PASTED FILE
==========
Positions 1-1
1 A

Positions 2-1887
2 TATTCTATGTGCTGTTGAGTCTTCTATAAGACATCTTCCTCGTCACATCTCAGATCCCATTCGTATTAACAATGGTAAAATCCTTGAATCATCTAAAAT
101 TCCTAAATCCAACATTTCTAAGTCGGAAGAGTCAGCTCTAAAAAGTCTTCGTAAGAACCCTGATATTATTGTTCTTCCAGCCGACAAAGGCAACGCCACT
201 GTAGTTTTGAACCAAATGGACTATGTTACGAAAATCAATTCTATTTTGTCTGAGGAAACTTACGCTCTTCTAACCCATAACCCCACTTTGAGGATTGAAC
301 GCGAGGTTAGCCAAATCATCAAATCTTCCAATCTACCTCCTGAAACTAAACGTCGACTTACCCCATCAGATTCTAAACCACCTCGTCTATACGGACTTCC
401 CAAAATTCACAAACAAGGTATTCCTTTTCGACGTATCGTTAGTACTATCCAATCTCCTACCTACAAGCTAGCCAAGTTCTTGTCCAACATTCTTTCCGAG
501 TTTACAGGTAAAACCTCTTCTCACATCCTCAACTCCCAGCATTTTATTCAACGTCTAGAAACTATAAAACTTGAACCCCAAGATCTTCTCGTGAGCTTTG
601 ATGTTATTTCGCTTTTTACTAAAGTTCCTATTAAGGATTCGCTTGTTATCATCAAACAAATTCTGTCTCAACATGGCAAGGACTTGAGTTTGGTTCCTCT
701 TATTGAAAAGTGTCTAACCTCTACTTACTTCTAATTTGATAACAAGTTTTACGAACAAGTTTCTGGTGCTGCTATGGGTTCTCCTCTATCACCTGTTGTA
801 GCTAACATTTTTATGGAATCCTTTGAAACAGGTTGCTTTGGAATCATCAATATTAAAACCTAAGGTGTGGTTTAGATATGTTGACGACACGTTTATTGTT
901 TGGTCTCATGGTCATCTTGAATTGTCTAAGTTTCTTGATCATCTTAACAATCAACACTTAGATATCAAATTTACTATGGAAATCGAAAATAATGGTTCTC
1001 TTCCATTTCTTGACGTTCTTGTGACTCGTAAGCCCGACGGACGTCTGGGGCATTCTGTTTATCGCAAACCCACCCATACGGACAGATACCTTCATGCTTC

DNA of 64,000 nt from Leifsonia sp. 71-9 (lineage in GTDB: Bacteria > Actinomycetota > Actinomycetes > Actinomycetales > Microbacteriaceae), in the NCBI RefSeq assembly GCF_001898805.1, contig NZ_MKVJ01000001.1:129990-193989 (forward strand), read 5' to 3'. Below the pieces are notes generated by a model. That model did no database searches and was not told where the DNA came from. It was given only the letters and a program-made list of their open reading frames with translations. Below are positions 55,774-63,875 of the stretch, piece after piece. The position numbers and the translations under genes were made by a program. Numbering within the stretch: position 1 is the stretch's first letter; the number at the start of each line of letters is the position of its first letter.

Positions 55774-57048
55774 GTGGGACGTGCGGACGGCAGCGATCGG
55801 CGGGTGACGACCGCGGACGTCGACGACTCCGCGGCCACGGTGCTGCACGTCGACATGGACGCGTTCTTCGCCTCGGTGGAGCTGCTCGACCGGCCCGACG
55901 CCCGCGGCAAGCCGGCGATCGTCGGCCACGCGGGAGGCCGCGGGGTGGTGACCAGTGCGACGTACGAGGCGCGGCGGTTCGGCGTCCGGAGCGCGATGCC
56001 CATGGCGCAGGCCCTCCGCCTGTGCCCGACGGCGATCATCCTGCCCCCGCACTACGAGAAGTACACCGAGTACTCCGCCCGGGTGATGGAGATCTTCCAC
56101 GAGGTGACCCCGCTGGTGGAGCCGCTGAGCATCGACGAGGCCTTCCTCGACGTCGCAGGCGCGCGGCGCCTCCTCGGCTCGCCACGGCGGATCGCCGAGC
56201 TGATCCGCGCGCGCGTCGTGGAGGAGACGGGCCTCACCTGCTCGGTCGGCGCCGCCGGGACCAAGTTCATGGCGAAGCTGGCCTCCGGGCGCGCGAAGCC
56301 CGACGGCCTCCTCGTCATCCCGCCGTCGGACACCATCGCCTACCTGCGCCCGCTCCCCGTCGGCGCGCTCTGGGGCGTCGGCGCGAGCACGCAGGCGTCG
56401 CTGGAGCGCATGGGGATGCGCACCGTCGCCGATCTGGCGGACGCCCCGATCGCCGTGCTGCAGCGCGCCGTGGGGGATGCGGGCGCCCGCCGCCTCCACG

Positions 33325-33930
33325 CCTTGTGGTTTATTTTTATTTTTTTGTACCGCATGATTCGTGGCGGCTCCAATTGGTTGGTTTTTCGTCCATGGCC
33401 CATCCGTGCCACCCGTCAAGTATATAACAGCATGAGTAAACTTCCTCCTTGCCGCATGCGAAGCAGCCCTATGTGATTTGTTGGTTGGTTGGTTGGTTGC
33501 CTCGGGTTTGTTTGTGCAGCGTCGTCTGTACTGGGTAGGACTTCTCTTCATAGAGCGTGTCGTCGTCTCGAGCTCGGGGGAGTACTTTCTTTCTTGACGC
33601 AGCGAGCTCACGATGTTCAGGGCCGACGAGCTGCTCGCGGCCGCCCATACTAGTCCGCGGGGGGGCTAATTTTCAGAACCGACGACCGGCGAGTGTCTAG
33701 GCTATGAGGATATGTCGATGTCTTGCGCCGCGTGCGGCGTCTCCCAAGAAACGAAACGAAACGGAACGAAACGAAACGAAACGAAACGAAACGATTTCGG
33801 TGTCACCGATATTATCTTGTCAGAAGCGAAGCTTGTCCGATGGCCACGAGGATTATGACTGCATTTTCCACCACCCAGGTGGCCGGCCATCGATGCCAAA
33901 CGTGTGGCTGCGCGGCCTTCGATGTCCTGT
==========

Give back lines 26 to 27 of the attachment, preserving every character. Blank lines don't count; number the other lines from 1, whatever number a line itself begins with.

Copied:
33325 CCTTGTGGTTTATTTTTATTTTTTTGTACCGCATGATTCGTGGCGGCTCCAATTGGTTGGTTTTTCGTCCATGGCC
33401 CATCCGTGCCACCCGTCAAGTATATAACAGCATGAGTAAACTTCCTCCTTGCCGCATGCGAAGCAGCCCTATGTGATTTGTTGGTTGGTTGGTTGGTTGC